THE REVOLUTIONARY ROOTS
At the time of its accession to full control of mainland China in 1949 the Chinese Communist Party was already seasoned by nearly thirty years' growth, a long war, and a degree of administrative experience. Moreover, it had survived the vicissitudes of intraparty struggles, and came to power with a hard-core veteran leadership of tested loyalty to Mao, whose top position had already been validated by eleven years of unchallenged supremacy.
The Chinese Communist Party, then, as a going concern, had a definable past; and it is important to recall the extent to which recent developments are rooted in that pre-1949 revolutionary past.
Specifically, these were the major acts taken between 1940 and 1949 which have significantly affected the character of Chinese domestic policy since the takeover:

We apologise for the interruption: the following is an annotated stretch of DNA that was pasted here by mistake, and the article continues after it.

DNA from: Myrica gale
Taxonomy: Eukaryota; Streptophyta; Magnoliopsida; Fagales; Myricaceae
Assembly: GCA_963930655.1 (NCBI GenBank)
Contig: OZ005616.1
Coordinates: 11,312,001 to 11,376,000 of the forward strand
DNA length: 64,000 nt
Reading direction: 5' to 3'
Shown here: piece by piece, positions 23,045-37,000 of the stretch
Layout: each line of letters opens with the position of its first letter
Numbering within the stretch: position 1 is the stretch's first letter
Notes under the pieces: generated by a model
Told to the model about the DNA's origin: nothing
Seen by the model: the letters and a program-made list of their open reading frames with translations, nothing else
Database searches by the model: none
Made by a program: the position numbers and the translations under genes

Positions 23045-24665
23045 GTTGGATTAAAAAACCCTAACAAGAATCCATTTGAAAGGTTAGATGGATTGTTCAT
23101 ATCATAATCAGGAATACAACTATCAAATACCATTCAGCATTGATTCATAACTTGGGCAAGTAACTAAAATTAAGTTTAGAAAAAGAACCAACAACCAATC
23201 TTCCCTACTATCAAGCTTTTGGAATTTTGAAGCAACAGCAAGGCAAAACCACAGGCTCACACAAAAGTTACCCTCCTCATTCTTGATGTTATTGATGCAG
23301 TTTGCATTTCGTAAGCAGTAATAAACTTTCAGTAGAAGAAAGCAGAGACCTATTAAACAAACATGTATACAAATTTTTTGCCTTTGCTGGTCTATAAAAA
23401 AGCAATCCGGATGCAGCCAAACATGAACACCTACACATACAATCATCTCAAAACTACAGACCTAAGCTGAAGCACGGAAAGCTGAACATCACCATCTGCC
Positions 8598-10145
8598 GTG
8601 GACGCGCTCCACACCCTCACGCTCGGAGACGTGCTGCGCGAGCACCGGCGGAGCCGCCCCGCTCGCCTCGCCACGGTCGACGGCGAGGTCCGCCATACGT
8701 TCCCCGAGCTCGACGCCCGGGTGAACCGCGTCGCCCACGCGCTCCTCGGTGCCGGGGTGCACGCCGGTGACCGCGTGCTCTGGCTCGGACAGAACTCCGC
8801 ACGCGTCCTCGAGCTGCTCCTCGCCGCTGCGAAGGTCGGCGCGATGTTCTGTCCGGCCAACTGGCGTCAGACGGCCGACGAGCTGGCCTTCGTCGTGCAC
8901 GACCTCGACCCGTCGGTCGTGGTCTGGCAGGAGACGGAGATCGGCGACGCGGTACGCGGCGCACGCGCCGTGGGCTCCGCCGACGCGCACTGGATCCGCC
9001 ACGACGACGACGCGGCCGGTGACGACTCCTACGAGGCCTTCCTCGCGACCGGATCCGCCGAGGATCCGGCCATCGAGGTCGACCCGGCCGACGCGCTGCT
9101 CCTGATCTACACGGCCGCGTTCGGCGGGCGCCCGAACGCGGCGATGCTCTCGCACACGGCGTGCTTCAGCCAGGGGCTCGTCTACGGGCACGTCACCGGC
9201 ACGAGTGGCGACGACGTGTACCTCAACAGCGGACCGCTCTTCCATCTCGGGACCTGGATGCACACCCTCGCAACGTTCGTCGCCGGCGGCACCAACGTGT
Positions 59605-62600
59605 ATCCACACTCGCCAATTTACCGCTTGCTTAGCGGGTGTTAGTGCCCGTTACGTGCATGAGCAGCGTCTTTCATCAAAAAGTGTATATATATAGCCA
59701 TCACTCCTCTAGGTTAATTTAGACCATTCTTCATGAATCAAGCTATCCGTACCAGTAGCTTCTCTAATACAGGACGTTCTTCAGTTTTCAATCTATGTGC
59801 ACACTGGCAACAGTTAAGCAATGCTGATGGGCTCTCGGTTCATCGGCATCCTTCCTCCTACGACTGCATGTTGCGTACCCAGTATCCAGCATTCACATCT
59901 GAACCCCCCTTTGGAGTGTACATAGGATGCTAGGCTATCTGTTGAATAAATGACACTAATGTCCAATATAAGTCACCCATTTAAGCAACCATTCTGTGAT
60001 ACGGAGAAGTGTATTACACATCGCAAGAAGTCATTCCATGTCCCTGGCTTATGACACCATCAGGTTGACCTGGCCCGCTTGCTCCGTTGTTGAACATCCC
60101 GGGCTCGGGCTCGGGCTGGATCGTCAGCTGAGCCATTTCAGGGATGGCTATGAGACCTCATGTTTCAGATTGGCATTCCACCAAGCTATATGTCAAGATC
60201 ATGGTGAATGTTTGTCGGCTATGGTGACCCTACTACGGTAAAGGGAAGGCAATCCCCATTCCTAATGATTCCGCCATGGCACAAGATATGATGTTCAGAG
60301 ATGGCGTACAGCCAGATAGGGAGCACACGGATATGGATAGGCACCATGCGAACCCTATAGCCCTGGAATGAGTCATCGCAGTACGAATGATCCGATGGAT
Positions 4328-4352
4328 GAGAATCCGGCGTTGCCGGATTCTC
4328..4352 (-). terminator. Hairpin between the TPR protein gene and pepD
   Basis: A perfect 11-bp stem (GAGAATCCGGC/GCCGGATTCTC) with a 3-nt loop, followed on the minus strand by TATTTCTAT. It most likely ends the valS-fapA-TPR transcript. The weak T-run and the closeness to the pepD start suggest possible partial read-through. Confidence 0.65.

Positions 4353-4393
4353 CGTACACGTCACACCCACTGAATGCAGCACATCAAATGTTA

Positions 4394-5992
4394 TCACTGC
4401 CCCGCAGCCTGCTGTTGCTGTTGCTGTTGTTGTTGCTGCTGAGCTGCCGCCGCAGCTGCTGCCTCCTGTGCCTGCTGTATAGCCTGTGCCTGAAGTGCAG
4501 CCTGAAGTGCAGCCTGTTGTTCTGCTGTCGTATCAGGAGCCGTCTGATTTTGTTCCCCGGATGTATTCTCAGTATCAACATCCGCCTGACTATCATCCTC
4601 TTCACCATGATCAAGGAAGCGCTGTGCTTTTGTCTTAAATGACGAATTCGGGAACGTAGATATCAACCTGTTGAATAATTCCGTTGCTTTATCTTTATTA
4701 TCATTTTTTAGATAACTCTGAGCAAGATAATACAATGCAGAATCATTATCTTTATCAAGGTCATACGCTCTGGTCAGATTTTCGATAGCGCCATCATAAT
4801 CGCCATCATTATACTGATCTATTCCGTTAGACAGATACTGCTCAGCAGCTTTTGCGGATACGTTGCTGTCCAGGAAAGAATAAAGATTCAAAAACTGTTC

1. The publication of Mao's "The New Democracy" in 1940. Tactically a justification for the Popular Front line then being pursued within China, this pronouncement sketched an immediate national future designed to appeal to the widest number of Chinese. Mao stated that, in the first instance, the Communist China he sought would not be a proletarian dictatorship like the Soviet Union but a joint dictatorship of several revolutionary classes which would leave a considerable role for capitalism and for non-Communist parties and personages. Mao explicitly evoked Sun Yat-sen's Three People's Principles as the foundation for his proposed New China rather than the model of the Soviet Union as established by Lenin and developed by Stalin. Like Lenin and Hitler, Mao also stated overtly his ultimate purposes-which were complete socialization (including a collectivized